The Internet, IP

Male, 37

I've worked at multiple Internet startups of different shapes, sizes and ambitions. Now I'm the CTO (Chief Technical Officer) of another small company with big dreams. I look nothing like the picture above.

If you copy and paste your homework question in here, I will answer with something that will, at best, get you an F on your project, and at worst, will get you kicked out of school. You have been warned.

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76 Questions


Last Answer on September 07, 2015

Best Rated

I totally get why "hacking" would be fun, but what's the motivation of hackers who do evil shit?

Asked by Salt-of-the-mirth almost 12 years ago

The same as the motivation of someone who does evil shit without a computer. They get something of value in return, or they're bored and want to make trouble, or they see what they're doing as good or at least justifiable.

What's your opinion on all of this "brogrammer" BS?

Asked by Maestro757 almost 12 years ago

There are people who take it seriously?

Not to say they don't exist, but have you ever known any really good FEMALE programmers?

Asked by The Taxman almost 12 years ago

Absolutely, and I've had the pleasure of working alongside a few too. Since you brought it up, yes, almost all professional programmers are men, and that's one of the things I dislike about this industry. Partly it offends my sense of fairness (since, for reasons I mentioned above, programming is a good field to be in, and why shouldn't women get the benefits of being in it as well?), and partly because I've always enjoyed the company of women and wish there were more of them around at work. Why are there so few female programmers? It didn't used to be like this: back in the very early days of programming (the late 1940s and the 1950s) IBM made a point of recruiting women to work as programmers. It's probably not a coincidence that, at the time, programming was not seen as particularly important or prestigious, and didn't pay very much. So where did they all go? I think the redoubtable Zach Weiner sums up the answer perfectly in this cartoon (which is down at the moment but hopefully will be back up soon): In short, girls learn early on that computers are "for boys," and that being smart is uncool and unfeminine. In the meantime, boys are hacking away merrily. If, a few years later, the girl turned into a young woman decides that programming sounds good after all, she's lost a few crucial years' head start, and getting started at all becomes much tougher. That's just one aspect and one opinion, though. This is one of the classic questions of the field and the debate about it is still quite lively.

What types of projects does it make sense to outsource to cheaper places like India? Or is that always a bad idea in that you'll 'get what you pay for'?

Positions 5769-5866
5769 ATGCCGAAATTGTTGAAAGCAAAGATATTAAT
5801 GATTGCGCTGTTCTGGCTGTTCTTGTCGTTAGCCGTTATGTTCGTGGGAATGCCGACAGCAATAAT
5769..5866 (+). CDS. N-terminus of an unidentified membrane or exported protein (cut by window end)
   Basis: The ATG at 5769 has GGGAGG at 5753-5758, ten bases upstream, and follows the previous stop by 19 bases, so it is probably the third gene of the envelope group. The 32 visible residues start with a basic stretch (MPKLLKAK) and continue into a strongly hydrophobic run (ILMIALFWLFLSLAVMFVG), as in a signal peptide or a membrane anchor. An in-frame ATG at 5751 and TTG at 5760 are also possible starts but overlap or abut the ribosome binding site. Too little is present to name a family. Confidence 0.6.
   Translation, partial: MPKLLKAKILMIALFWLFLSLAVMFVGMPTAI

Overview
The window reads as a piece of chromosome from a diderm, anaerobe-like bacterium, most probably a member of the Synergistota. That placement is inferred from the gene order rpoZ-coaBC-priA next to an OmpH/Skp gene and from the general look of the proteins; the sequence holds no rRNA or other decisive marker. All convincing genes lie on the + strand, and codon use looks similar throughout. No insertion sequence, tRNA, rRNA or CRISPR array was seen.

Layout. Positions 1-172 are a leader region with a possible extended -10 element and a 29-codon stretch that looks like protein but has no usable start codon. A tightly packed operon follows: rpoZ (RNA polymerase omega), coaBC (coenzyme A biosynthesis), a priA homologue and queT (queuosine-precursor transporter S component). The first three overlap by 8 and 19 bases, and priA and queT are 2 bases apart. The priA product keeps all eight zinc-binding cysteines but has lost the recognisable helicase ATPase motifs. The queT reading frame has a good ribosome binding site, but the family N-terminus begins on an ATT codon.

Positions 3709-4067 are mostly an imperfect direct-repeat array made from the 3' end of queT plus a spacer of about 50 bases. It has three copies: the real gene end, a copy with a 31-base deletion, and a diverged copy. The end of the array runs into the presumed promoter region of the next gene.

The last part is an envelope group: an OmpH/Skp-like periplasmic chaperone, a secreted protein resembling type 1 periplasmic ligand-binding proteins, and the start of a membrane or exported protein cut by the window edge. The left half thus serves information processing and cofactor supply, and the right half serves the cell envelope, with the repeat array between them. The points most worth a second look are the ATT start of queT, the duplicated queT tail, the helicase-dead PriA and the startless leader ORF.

Asked by stephan almost 12 years ago

I don't have a lot of personal experience with outsourcing, but based on what I've seen, I'd consider doing it for a prototype, or for an auxiliary project that wasn't critical to the business (but then why are you building it in the first place?).

Can an application created on C++ be able to run and be hosted on the cloud.

Asked by sihle over 11 years ago

There's no such thing as "the cloud" as a single monolithic service. It's a term invented by marketers, and you know how much engineers love marketers and their terminology (*). So let's dig a little deeper. What all cloud services have in common is that they're remotely hosted, run on virtual machines, and are billed on a commodity or pay-as-you-go basis. One class of services here is virtual servers, something like you'd get from Amazon EC2 or Rackspace Cloud Services. This is a virtual machine running Linux, or Windows if you're masochistic, and as far as this machine can tell it's a real computer with all the capabilities of one. You have full root access to this "computer," and can install and run whatever software you like on it. So the short answer is yes, there are some "cloud" services that will allow you to run an application written in C++--or C, or Ruby, or Perl, or OCaml, or Haskell, or... (*) As a rule, not enough to piss on them if they were on fire.

How many programmers does it take to screw in a lightbulb?

Asked by mstrkrft almost 12 years ago

The basic answer: "None, that's a hardware problem." The Microsoft answer: "None, we just define darkness as a new standard." The Apple answer: "Just take it to the Genius Bar and we can replace the lightbulb for you in 3-5 days." The Linux answer: "One. I just did it myself."

Are most programmers generally pro- or anti- "Anonymous?"

Asked by SimonD33 almost 12 years ago

It's hard to generalize about programmers' political beliefs: they range from far left to far right, with an annoyingly large contingent of libertarians.